Directions to Bryce Canyon National Park
The official co-ordinates of the visitors center at Bryce Canyon National Park is Latitude 37 deg 38′ 24″ / Longitude 112 deg 10′ 12″ and elevation of 7,894 feet, or 2,406 meters for those who prefer metric. That’s all well and good for back country hikers and GPS type dudes, but that doesn’t really help with which roads to take, or which airport to fly in to for the rest of the “normal folk” who fancy a trip to Bryce Canyon National Park, so just for them, here are a few directions.
Flying to Bryce Canyon National Park
The closest major airports to Bryce Canyon National Park are in Las Vegas, Nevada (LAS) and Salt Lake City, Utah (SLC) – each of these will land you around 270 miles from Bryce Canyon National Park. There is a choice of smaller airports which are closer too, there’s Cedar City, Utah (CDC) which is only 80 miles from the park, and St George, Utah (SGU) which is around 125 miles from Bryce Canyon National Park.
Driving to Bryce Canyon National Park
Bryce Canyon National Park From The North – take the I-15 south until you get to exit 95, UT 20, then head east on UT 20 as far as US 89, follow the US 89 south as far as UT 12, then east on UT 12 to UT 63. UT 63 south will take you to Bryce Canyon National Park, and you’ll find the visitors center around 1 mile into the park boundary.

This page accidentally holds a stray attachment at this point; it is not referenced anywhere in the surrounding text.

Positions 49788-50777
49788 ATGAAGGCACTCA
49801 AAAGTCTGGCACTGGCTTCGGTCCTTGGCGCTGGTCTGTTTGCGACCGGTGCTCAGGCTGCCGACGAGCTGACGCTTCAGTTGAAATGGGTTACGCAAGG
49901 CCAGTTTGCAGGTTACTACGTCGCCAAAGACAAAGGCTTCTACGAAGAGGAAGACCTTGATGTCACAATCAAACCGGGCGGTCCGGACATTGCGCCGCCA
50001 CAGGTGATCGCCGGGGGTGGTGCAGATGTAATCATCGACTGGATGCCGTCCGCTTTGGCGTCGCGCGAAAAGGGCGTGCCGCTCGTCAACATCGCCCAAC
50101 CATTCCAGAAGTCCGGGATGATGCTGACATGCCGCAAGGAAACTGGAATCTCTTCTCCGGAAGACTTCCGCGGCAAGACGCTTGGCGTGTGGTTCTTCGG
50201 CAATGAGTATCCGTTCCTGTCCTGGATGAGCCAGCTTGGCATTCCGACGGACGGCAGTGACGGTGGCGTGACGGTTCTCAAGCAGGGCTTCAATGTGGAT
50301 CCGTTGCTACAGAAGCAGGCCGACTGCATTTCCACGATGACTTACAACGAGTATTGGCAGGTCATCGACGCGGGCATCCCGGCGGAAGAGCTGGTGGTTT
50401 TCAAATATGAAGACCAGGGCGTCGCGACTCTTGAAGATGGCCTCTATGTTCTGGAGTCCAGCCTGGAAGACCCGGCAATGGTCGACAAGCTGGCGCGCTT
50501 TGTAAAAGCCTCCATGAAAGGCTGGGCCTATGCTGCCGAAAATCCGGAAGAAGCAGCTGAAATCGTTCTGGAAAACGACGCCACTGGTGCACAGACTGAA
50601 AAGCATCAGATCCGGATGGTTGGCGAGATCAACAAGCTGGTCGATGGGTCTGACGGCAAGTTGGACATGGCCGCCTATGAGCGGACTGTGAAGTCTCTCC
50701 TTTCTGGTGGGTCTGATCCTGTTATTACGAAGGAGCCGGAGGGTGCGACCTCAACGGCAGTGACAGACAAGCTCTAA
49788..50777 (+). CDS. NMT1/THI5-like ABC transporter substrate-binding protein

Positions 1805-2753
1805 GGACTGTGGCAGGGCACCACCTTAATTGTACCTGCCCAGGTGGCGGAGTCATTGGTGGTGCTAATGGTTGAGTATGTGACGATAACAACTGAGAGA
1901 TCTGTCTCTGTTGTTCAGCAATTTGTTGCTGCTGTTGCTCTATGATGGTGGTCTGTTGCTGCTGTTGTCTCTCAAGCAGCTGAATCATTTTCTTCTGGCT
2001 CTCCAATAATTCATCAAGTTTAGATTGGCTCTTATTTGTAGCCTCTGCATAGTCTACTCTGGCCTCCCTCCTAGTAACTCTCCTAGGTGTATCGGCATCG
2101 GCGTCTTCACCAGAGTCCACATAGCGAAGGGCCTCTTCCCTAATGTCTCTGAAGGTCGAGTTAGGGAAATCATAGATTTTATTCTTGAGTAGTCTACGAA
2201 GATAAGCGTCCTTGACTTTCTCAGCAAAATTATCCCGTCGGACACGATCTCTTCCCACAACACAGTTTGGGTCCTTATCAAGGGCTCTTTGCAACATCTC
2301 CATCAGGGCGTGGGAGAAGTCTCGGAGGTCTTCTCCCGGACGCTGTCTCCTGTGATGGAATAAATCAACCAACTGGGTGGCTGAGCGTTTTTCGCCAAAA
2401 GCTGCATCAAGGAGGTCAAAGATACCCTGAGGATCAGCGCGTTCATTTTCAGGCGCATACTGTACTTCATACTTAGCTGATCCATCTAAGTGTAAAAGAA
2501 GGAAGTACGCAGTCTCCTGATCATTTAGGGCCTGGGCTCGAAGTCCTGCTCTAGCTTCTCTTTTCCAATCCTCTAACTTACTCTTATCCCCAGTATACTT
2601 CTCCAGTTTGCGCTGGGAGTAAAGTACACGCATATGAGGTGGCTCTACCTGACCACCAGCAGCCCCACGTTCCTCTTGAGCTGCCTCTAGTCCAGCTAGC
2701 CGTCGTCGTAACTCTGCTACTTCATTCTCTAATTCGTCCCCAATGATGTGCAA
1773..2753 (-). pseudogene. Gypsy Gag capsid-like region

Just a little of what’s waiting for you at Bryce Canyon National Park – hoodoos!
Bryce Canyon National Park From The South – take the I-15 north until you get to exit 16, UT 9, then follow UT 9 east which will take you through Zion National Park (what a bonus) to US-89. Head north on the US-89 until UT-12, then east on the UT-12 to UT-63. The UT-63 south will take you to Bryce Canyon National Park, and you’ll find the visitors center around 1 mile into the park boundary (I’m sure I’ve said that somewhere before).
Bryce Canyon National Park From The South (Cedar City) – there is an alternative route through Cedar City which involves Highway 14 – at the moment a massive rock slide has closed this road, which is always rather treacherous, especially during the winter months, anyway, check the condition of the roads before you set off, but if the road has re-opened and you do choose this route, here are the directions to follow.
Take the I-15 north as far as exit 59, then head east on 200 North, before heading south on Main Street to UT – 14 / Center Street. Head east on UT-14 as far as US-89, before going north on US-89 as far as UT-12. Follow UT-12 east right to UT-63, then take UT-63 south which will take you to Bryce Canyon National Park. The visitor center blah blah blah . . . . This route is beautiful, especially during the summer and early fall, but (as I’ve already said) needs to be avoided during the winter time.
Bryce Canyon National Park From The South Through Bear Valley (Dog Valley) – take the I-15 north as far as exit 59, then head east on 200 North to US-89. Follow this road south to UT-12, then head east along the UT-12 to UT-63 which will take you to Bryce Canyon National Park. You probably know where to find the visitors center by now.
Bryce Canyon National Park by Public Transport
There isn’t any!
Getting Around Bryce Canyon National Park
Bryce Canyon National Park is open all year round, and although some of the roads may be closed immediately after heavy snowfall or winter storms they’ll soon be plowed and sanded again to be back in action. There is a free Bryce Canyon National Park shuttle which carries visitors to the most popular viewpoints, facilities and trails in Bryce Canyon National Park from the end of May through to early in October.
Not sure whether they took the shuttle bus, but I’d like to guess that they probably did, and what a view . . . .